Brilliant. Legendary. Historic. Incredible. Ridiculous.
There are a lot more adjectives I could use to describe what we saw from Giannis Antetokounmpo in Game 6—or hell, during the entire NBA Finals. But after the Greek Freak authored one of the single greatest performances the Association has ever seen, or may ever see in a Finals close-out game, doing justice to just how mesmerizing it was watching Antetokounmpo lead the Bucks to their first title in 50 years ain’t easy.
A line like the one he put up—50 points, 14 boards, 5 blocks, 17-of-19 from the free throw line—is something you’re supposed to see in a video game, not from a guy with such noted struggles from the charity stripe carrying the weight of a city and a franchise on his broad shoulders in a pressure-packed situation. Yet after witnessing what the Greek Freak did, almost single-handedly beating the Suns by pouring in 47.6 percent of Milwaukee’s points Thursday, let’s forget all those adjectives for a minute and start referring to Antetokounmpo, the no-brainer NBA Finals MVP, by the most appropriate noun I can think of.
Are you seriously going to argue otherwise? If you’re known by the company you keep then, yes, Antetokounmpo has a new god flow.
He’s the 7th player in Finals history to score 50, joining NBA royalty like LeBron James, Jerry West, and Elgin Baylor.
He became the third player in NBA history with two MVPs and a Finals MVP by age 26, joining Kareem Abdul-Jabbar and Tim Duncan in that exclusive club.
He’s now the third player in NBA history to earn an MVP, a Defensive Player of the Year award, and Finals MVP, joining the likes of Michael Jordan and Hakeem Olajuwon.
He just became just the second player in NBA history to win an MVP, DPOY, All-Star MVP, and Finals MVP, joining MJ.
He’s the second player to score 40 points and grab 10 boards in three games in the Finals since Shaquille O’Neal did it in 2000.
Basketball Reference tweeted that it doesn’t have an individual playoff performance in its database equal to Antetokounmpo’s Game 6.
Oh, there are way more stats and historical notes I could dig up to paint how other-worldly Antetokounmpo was during the Finals, but hopefully you get the point. When your name is mentioned in the same sentence as LeBron, Shaq, Hakeem, and MJ—and you did what you just did when the lights were brightest and you probably weren’t even close to 100 percent healthy—immortal sounds right.
Whether it was his drive, his defense, his perseverance, or his moxie, it was beyond special watching Antetokounmpo will the Bucks to victory over the Suns. And he did it on a knee that couldn’t have been 100 percent. It’s nuts to think back a few weeks ago when these Finals started with Antetokounmpo’s status completely up in the air. The worry was his horribly hyperextended knee, suffered in the Eastern Conference Finals against the Hawks, would force him to miss a few Finals games. Right after the injury, Antetokounmpo actually admitted he thought his season was done.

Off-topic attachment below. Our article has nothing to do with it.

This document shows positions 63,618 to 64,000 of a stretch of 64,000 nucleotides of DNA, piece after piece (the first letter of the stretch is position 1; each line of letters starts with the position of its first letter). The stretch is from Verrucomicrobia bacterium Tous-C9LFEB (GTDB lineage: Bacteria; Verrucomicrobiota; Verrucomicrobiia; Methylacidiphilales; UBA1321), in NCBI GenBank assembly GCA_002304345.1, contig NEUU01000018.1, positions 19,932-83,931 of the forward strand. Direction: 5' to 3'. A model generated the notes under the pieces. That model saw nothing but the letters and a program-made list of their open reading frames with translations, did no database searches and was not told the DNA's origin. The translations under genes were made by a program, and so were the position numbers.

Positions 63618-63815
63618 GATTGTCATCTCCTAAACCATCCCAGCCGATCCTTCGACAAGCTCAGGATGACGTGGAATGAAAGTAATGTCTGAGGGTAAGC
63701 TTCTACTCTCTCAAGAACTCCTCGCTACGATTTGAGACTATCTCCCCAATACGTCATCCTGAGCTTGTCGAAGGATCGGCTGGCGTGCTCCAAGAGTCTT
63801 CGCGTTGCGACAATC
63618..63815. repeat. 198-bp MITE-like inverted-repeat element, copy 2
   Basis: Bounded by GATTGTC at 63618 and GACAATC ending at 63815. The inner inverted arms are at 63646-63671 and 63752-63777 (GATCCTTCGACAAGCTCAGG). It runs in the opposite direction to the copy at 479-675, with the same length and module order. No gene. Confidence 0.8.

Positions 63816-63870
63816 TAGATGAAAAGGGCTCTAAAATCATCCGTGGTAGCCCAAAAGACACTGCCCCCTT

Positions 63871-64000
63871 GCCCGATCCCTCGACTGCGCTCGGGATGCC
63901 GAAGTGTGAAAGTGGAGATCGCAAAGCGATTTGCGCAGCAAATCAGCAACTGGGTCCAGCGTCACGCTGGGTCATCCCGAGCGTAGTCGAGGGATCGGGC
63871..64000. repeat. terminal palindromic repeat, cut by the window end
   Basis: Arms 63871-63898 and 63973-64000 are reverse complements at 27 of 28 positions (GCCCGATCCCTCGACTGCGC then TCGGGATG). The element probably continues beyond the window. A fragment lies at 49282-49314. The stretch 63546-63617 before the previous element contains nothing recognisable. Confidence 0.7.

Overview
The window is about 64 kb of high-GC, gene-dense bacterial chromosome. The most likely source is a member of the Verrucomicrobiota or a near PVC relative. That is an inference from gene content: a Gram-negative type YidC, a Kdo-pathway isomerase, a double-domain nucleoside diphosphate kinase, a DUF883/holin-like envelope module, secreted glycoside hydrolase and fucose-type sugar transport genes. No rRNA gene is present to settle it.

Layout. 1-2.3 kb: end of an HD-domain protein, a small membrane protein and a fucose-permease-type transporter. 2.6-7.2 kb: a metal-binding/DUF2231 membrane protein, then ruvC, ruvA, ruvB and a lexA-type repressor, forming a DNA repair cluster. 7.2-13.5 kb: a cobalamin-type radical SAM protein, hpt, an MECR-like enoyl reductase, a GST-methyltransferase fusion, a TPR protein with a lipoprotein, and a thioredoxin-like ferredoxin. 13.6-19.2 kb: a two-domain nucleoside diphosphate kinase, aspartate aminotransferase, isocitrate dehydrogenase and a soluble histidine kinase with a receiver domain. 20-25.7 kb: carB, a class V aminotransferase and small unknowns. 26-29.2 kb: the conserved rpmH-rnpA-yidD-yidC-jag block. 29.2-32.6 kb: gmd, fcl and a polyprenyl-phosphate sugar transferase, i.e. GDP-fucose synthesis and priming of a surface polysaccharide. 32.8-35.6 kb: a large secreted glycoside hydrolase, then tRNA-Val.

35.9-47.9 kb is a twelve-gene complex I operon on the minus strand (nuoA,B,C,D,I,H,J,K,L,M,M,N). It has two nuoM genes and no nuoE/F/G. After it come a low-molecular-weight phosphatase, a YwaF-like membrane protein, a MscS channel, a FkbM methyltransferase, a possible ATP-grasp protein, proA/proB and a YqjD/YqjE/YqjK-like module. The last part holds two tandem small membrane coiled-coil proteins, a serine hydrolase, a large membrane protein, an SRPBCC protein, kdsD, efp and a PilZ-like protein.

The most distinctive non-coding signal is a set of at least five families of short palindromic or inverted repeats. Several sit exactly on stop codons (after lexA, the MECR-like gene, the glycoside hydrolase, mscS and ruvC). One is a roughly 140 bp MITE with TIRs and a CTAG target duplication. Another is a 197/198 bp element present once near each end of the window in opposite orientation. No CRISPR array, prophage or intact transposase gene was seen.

He was in the starting lineup for Game 1 but didn’t quite look like peak Greek Freak. And while the Bucks weren’t at their best during the first two games of the Finals, Antetokounmpo started wowing us in Game 2 when he dropped a game-high 42. Game 3 saw him drop 41. Game 4 gave us the second greatest block in NBA Finals history when that absurd play may have saved Milwaukee from going down 3-1, practically a death sentence in the Finals. Then came Game 6, his masterpiece, when he scored 33 of his 50 points in the second half. It’s worthy of consideration for the greatest performance in Finals history. If your eyes tell you otherwise go get them checked.
Sure, Antetokounmpo isn’t the prettiest basketball player, often bulldozing his way to the basket since he lacks a velvety jump shot—I’m sure he’ll continue to drive us mad launching those threes he still struggles to knock down. At 26, after only 14 years of actually playing basketball, he’s still a work in progress. He has busted his ass off to transform from that skinny kid nobody knew about in the 2013 NBA Draft to be a two-time MVP and on the short list of the game’s best players. He’s a defensive genius who will be a Defensive Player of the Year candidate for years to come. He’s one of the game’s good dudes. His teammates adore him. He’s incredibly loyal to his adopted American city, Milwaukee. He didn’t have to sign that massive extension this past offseason, but did because he felt like he was building something, that the job was unfinished, and that the best was yet to come.
“Coming back, I was like, this is my city. They trust me. They believe in me. They believe in us,” Antetokounmpo said after Game 6. “It’s easy to go somewhere and go win a championship with somebody else. It’s easy. I could go to a super team and just do my part and win a championship. But this is the hard way to do it and this is the way to do it and we did it. We did it, man.”
So, on the morning after said masterpiece, miss me with any Antetokounmpo slander. He does it differently, but god damn did he dramatically deliver a championship to Milwaukee Tuesday night via 42 minutes of brilliant basketball that I wish I could describe more eloquently. Because of it, the Greek Freak became a basketball deity. Pray for those that don’t respect or appreciate his greatness.